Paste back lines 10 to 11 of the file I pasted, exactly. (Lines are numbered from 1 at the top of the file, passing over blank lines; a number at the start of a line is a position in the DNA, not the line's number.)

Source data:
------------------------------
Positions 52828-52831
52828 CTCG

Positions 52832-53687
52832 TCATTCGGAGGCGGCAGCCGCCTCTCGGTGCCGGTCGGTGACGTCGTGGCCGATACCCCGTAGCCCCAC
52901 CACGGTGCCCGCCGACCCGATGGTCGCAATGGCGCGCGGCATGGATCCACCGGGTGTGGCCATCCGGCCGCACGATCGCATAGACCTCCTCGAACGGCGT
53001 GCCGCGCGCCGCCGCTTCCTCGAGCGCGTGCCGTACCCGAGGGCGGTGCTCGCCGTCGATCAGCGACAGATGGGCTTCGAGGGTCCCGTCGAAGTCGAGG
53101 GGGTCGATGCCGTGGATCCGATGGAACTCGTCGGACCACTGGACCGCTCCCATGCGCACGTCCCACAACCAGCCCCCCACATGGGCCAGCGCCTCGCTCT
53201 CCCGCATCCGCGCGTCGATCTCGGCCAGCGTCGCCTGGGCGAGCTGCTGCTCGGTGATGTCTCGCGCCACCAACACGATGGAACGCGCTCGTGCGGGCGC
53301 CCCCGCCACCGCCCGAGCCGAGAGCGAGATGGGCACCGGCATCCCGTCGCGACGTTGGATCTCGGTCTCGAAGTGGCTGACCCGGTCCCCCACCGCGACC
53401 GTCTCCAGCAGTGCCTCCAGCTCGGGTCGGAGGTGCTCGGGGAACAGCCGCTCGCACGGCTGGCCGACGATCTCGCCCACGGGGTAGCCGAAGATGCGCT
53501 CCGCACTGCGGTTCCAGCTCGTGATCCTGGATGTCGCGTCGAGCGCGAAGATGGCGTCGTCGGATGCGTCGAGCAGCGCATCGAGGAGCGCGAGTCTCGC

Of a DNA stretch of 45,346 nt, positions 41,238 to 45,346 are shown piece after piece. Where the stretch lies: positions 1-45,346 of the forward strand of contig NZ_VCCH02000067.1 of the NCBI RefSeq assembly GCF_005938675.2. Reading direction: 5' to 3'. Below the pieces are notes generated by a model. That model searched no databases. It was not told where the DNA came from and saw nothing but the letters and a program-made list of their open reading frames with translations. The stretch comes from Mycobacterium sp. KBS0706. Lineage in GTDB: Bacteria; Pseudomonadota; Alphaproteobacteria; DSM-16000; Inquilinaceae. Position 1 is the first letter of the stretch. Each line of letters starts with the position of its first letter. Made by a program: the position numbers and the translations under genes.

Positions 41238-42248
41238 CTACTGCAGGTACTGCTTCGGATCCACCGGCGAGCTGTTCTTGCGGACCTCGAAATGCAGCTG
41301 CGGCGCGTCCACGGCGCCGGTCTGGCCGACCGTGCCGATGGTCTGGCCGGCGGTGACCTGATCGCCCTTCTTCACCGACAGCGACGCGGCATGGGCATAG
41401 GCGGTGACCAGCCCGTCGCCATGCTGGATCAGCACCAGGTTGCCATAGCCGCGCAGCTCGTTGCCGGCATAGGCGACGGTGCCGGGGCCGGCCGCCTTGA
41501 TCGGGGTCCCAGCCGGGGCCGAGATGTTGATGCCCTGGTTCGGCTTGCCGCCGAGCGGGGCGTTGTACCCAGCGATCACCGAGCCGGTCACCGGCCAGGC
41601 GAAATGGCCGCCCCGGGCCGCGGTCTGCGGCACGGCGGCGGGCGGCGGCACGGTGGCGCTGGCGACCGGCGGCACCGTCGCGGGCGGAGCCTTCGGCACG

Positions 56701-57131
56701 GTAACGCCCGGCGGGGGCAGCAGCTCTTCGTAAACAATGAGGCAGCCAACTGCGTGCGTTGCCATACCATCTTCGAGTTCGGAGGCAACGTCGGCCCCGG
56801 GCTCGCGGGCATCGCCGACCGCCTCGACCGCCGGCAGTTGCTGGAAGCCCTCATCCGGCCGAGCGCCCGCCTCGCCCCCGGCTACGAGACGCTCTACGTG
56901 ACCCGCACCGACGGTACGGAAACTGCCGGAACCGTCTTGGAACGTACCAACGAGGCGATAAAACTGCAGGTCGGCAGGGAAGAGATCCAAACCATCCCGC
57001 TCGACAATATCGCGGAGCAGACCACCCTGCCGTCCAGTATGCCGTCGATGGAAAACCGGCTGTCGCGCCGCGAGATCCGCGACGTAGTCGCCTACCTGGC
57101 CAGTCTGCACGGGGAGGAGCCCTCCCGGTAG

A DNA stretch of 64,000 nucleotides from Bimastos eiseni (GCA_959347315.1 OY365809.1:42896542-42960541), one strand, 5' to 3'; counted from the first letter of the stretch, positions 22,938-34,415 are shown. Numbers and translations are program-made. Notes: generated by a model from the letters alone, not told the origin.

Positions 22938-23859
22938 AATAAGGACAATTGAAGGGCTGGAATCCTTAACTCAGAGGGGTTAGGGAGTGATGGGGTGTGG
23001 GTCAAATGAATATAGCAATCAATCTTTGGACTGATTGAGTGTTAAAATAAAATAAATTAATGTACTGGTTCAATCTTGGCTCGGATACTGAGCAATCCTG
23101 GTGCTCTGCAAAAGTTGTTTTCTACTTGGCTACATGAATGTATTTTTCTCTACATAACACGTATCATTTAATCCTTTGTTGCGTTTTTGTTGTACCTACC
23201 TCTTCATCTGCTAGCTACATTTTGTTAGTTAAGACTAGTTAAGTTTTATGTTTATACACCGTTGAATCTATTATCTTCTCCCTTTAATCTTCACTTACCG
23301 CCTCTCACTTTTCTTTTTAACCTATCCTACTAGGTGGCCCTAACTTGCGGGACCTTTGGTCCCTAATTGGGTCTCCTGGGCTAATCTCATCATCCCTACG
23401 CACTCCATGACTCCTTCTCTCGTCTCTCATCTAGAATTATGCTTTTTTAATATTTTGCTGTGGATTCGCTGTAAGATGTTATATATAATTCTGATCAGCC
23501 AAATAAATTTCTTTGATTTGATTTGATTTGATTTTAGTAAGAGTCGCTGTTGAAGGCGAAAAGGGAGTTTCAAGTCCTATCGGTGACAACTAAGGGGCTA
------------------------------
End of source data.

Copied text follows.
53401 GTCTCCAGCAGTGCCTCCAGCTCGGGTCGGAGGTGCTCGGGGAACAGCCGCTCGCACGGCTGGCCGACGATCTCGCCCACGGGGTAGCCGAAGATGCGCT
53501 CCGCACTGCGGTTCCAGCTCGTGATCCTGGATGTCGCGTCGAGCGCGAAGATGGCGTCGTCGGATGCGTCGAGCAGCGCATCGAGGAGCGCGAGTCTCGC